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Breathomics for the clinician: the use of volatile organic compounds in respiratory diseases
  1. Wadah Ibrahim1,2,
  2. Liesl Carr2,
  3. Rebecca Cordell3,
  4. Michael J Wilde3,
  5. Dahlia Salman4,
  6. Paul S Monks3,
  7. Paul Thomas4,
  8. Chris E Brightling1,2,
  9. Salman Siddiqui1,2,
  10. Neil J Greening1,2
  1. 1 Department of Respiratory Sciences, University of Leicester, Leicester, UK
  2. 2 Institute for Lung Health, Leicester NIHR Biomedical Research Centre, Leicester, UK
  3. 3 School of Chemistry, University of Leicester, Leicester, UK
  4. 4 Department of Chemistry, Loughborough University, Loughborough, UK
  1. Correspondence to Dr Neil J Greening, Department of Respiratory Sciences, University of Leicester, Leicester LE1 7RH, UK; neil.greening{at}leicester.ac.uk

Abstract

Exhaled breath analysis has the potential to provide valuable insight on the status of various metabolic pathways taking place in the lungs locally and other vital organs, via systemic circulation. For years, volatile organic compounds (VOCs) have been proposed as feasible alternative diagnostic and prognostic biomarkers for different respiratory pathologies.

We reviewed the currently published literature on the discovery of exhaled breath VOCs and their utilisation in various respiratory diseases

Key barriers in the development of clinical breath tests include the lack of unified consensus for breath collection and analysis and the complexity of understanding the relationship between the exhaled VOCs and the underlying metabolic pathways. We present a comprehensive overview, in light of published literature and our experience from coordinating a national breathomics centre, of the progress made to date and some of the key challenges in the field and ways to overcome them. We particularly focus on the relevance of breathomics to clinicians and the valuable insights it adds to diagnostics and disease monitoring.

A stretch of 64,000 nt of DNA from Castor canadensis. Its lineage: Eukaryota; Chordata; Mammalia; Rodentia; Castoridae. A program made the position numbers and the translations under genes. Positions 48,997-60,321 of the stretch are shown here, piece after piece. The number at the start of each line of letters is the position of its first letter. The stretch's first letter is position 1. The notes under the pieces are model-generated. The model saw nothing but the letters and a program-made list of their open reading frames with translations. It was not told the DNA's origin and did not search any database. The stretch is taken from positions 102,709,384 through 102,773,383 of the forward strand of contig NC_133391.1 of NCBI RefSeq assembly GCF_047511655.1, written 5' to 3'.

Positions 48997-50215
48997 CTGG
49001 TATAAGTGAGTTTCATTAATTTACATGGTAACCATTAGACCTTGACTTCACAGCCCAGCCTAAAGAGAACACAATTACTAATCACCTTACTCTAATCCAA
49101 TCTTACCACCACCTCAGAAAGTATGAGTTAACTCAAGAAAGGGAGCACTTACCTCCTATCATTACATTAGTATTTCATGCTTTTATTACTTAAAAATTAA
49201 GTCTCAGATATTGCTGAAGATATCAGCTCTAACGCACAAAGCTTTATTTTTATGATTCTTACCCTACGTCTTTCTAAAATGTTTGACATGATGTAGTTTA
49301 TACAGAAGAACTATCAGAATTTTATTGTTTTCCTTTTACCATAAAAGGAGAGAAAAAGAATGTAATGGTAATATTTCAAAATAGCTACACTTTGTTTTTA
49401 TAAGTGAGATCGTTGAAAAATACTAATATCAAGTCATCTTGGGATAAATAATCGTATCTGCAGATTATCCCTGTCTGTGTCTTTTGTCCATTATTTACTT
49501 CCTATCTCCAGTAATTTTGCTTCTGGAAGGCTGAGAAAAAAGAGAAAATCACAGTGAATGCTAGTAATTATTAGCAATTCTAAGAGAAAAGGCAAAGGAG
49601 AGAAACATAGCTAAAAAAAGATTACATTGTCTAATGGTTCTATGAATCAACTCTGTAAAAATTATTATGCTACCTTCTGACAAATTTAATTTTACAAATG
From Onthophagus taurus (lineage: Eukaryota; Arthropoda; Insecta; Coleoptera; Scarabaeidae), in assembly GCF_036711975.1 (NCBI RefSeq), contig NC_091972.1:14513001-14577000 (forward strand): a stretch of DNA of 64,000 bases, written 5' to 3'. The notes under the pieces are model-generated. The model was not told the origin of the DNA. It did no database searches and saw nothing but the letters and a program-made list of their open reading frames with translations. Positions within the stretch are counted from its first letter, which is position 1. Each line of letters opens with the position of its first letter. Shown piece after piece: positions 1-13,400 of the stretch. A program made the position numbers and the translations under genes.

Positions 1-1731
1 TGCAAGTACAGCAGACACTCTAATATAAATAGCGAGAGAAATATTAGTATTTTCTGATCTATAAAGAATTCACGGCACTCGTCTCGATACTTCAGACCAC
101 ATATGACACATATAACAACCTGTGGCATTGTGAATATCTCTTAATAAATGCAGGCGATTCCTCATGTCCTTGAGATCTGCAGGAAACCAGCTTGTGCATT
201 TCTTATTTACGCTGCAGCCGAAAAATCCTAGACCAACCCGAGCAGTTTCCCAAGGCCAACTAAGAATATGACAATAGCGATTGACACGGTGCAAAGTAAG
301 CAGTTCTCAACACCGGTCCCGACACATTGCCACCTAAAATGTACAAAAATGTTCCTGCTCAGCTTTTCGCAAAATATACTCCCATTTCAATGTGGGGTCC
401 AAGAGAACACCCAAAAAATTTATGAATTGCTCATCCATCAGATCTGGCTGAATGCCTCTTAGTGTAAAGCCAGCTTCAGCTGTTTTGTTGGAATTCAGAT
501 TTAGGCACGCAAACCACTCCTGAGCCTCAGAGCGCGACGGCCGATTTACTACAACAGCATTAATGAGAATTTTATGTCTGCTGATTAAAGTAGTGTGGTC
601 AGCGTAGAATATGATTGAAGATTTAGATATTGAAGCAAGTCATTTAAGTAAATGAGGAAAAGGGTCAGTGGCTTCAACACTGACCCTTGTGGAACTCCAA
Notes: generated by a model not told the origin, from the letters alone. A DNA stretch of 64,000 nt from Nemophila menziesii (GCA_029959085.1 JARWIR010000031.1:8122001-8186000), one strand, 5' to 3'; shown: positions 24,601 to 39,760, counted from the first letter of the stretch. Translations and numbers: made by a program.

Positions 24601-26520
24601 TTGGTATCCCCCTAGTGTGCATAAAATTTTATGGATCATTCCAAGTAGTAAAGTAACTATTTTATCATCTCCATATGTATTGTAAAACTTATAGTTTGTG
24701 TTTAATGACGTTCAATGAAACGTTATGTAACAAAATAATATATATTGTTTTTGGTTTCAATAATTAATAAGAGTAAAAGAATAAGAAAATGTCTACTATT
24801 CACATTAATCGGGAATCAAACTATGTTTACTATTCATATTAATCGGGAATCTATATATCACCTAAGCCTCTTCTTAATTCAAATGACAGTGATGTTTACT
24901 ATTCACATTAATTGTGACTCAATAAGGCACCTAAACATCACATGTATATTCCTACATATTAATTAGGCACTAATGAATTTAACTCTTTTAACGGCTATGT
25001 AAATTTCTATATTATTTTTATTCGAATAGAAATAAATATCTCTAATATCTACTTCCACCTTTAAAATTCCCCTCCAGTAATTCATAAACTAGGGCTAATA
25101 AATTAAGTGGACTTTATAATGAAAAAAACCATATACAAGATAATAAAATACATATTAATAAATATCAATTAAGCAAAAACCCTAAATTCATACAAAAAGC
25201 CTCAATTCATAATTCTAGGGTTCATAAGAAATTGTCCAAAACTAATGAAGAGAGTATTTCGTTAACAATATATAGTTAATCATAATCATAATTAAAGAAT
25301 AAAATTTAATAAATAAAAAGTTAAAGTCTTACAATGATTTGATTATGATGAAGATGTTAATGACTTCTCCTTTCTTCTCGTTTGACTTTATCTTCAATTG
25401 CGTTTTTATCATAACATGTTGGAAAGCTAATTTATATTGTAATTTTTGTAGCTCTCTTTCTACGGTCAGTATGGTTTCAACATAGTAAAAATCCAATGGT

Breathomics holds great promise and our findings merit further large-scale multicentre diagnostic studies using standardised protocols to help position this novel technology at the centre of respiratory disease diagnostics.

  • exhaled airway markers
  • respiratory infection

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Footnotes

  • Twitter @Greening_COPD

  • Collaborators EMBER Consortium. Ananga Sundari; Beverley Hargadon; Sheila Jones; Bharti Patel; Asia Awal; Rachael Phillips; Teresa McNally; Clare Foxon; Dr. Matthew Richardson; Prof. Toru Suzuki; Prof. Leong L Ng; Dr. Erol Gaillard; Dr. Caroline Beardsmore; Prof. Tim Coates; Dr. Robert C Free; Dr. Bo Zhao; Rosa Peltrini; Luke Bryant; Dorota Ruszkiewicz;

  • Contributors WI and NG conceived the presented review. WI took the lead in writing the manuscript with support from NG and LC. All authors, including RC, MJW, DS, PSM, PT, CB and SS contributed to the writing, reviewing and editing of the manuscript.

  • Funding This review was funded by the Medical Research Council (MRC), Engineering and Physical Sciences Research Council (EPSRC) Stratified Medicine Grant for Molecular Pathology Nodes (Grant No. MR/N005880/1) and Midlands Asthma and Allergy Research Association (MAARA), supported by the NIHR Leicester Biomedical Research Centre and the NIHR Leicester Clinical Research Facility. NG is funded by an NIHR Fellowship (pdf-2017-10-052).

  • Disclaimer The views expressed are those of the author(s) and not necessarily those of the NHS, the NIHR or the Department of Health and Social Care.

  • Competing interests None declared.

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